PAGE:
Women's History Archives | Page 2 of 32 | HistoryNet MENU

Women’s History

  • World War II Magazine

    WWII Today- February 2007

    A Haunting Secret Revealed Somehow Elfriede Rinkel kept her dark secret for more than 40 years. The truth revealed, the U.S. government has sent her back home. Rinkel was a dog handler at the women-only Ravensbrück concentration camp...

  • World War II Magazine

    WWII Today- August 2007

    Japanese Prime Minister Sparks a New Uproar Over Apology to Wartime “Comfort Women” Under pressure from the U.S. Congress and members of Japan’s opposition party, Japanese prime minister Shinzo Abe recently offered an apology to the...

  • World War II Magazine

    A Combat Nurse’s Exhausting Sorrows, Unexpected Joys

    Army nurse June Wandrey stood five feet two inches tall with, in her words, “finely honed muscles that were dynamite ready.” That forceful spirit was evident in her wartime letters as well; Wandrey did not mince phrases when it came to...

  • World War II Magazine

    WWII Book Review: Leni

    Leni: The Life & Work of Leni Riefenstahl By Steven Bach. 400 pp. Knopf, 2007. $30. In famous (or infamous) works like Triumph of the Will and Olympia, the twentieth century’s most notorious woman filmmaker found beauty in the...

  • World War II Magazine

    The Spy Who Proved the Adage About Love and War

    While working as a spy for the British in Washington in May 1941, Amy Elizabeth Thorpe was offered a choice: she could seduce the French ambassador, his counselor, or his aide. She chose the aide, a man named Charles Emanuel Brousse, which...

  • America's Civil War Magazine

    ACW Review: Civil War Women

    civilwarwomen.blogspot.com When it comes to the women of the Civil War period, most people are still only familiar with the “usual suspects”—nurses like Clara Barton, former slaves like Sojourner Truth and famous wives like Varina...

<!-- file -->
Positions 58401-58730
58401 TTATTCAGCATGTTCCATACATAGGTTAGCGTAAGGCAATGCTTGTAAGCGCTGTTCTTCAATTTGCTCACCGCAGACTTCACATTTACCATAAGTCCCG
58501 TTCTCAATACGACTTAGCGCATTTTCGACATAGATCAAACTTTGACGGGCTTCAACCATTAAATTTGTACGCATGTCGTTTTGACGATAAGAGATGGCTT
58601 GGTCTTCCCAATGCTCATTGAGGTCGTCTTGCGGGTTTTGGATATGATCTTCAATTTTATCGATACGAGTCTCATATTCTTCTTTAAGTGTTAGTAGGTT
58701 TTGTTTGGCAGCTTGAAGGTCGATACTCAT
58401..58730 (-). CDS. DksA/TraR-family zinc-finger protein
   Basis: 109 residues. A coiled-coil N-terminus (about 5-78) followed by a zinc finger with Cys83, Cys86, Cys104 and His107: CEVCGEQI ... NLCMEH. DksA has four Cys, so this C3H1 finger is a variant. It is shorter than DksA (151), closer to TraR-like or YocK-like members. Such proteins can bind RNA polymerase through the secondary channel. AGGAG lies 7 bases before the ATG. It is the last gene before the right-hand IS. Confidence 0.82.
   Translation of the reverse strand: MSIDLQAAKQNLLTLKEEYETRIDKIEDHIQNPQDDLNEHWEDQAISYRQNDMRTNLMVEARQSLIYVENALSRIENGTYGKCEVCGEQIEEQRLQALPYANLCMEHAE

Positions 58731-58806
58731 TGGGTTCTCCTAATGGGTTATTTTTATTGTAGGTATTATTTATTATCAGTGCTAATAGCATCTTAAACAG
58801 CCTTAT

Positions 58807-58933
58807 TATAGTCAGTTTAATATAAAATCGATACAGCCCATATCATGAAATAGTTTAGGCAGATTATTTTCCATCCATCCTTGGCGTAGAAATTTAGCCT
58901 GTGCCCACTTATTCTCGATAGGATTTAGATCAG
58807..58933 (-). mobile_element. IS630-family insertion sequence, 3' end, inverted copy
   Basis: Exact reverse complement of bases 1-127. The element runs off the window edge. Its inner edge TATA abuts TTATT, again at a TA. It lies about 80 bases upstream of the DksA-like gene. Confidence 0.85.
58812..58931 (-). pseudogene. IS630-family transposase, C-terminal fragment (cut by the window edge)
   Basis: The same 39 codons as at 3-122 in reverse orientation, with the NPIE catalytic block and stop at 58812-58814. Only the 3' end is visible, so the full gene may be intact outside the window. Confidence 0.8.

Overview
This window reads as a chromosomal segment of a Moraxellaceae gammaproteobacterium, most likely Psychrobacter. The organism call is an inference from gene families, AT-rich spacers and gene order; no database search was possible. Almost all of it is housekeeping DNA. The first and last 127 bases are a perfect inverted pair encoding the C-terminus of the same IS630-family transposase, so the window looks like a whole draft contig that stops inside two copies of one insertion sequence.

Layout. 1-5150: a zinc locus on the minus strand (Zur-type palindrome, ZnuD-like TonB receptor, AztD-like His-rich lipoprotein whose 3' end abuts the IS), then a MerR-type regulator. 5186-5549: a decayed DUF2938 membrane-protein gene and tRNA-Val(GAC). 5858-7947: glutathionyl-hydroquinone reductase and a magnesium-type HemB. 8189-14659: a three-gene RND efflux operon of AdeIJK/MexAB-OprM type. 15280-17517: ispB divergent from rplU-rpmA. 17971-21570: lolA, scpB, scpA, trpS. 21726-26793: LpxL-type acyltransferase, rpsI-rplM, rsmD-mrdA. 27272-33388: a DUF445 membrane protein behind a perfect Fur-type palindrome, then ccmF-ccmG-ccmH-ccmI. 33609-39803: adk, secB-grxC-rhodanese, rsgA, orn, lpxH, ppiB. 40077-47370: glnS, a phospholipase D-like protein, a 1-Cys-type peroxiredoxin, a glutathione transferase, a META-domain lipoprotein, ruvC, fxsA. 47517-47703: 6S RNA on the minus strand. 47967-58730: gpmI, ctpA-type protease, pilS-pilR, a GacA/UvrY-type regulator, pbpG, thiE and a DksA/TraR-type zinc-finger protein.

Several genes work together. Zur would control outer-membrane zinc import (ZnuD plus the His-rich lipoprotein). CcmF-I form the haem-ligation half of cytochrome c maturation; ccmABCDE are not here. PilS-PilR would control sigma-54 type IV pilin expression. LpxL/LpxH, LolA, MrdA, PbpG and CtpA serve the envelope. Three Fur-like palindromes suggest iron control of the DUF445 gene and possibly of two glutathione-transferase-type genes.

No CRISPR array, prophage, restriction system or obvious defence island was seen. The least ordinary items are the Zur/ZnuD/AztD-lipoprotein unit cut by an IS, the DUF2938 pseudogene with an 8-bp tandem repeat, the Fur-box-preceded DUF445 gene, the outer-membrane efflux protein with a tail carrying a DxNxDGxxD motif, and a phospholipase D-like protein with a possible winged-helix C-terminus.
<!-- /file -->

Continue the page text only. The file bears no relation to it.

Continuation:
• America's Civil War Magazine

    Avenging Angel

    She was cantankerous, pugnacious, illiterate and profane. Best of all, she wouldn’t take no for an answer—not even from Jefferson Davis. Anyone with even cursory knowledge of the Civil War has heard of Clara Barton, who received the...

  • America's Civil War Magazine

    Runaway Slave on the Wisconsin-Canada Line

    On July 4, 1842, Caroline Quarlls, a 16-year-old St. Louis slave, made her escape to freedom and lived to write about it 38 years later. She had thought about running away for more than a year,had managed to acquire $100, but had yet to...

  • America's Civil War Magazine

    Caved Inn at Vicksburg

    Three eyewitness accounts describe what it was like for Vicksburg civilians to burrow underground to escape unrelenting shellfire. In the spring and summer of 1863, as the following accounts show, Vicksburg residents found themselves in a...

  • Military History Magazine

    Valor: The Limping Lady Spy

    Virginia Hall Office of Strategic Services Distinguished Service Cross France March–September 1944 By any measure, Virginia Hall is one of America’s two greatest female war heroes. Mary Edwards Walker, who earned the Medal of Honor...

  • Aviation History Magazine

    Aviation History Book Review: Amelia Earhart- Image and Icon

    Amelia Earhart: Image and Icon by Kristen Lubben, Susan Butler and Susan Ware, Steidl/International Center of Photography, New York, 2007, $28. Paris Hilton and Amelia Earhart would have had much in common. Both women are or were quite...

  • Aviation History Magazine

    Aviation History Book Review: Jackie Cochran

    Jackie Cochran: Pilot in the Fastest Lane by Doris L. Rich, University of Florida Press, Gainesville, 2007, $24.95. Jacqueline Cochran led an incredible life. Besides managing a successful business, marrying a millionaire, serving as a...

  • Aviation History Magazine

    The Baroness of Flight

    Raymonde de Laroche’s first flight with Wilbur Wright sparked a fatal attraction to flying. When Wilbur Wright went to France in 1908 to demonstrate the Flyer to skeptical French officials, he followed his dazzling aerial displays near...

  • Wild West Magazine

    Wild West Book Review: Baby Doe Tabor

    Baby Doe Tabor: The Madwoman in the Cabin by Judy Nolte Temple, University of Oklahoma Press, Norman, 2007, $24.95. As the title says, she probably became (but who are we to judge) a madwoman in a cabin, guarding the Matchless (and now...

  • Wild West Magazine

    Mo-chi: First Female Cheyenne Warrior

    Also known as Buffalo Calf Woman, she survived the attacks by soldiers at Sand Creek in 1864 and the Washita River in 1868 and vowed vengeance against those who murdered her family and her people. On a bitter cold November day on the...

  • Wild West Magazine

    Cheyenne Women Honor Tradition

    Mo-chi did, too, although she was unique. Mo-chi, known as the first female Cheyenne warrior, was hardly typical of the women in her tribe. Cheyenne women didn’t usually fight alongside their husbands in battle or on raids, and they...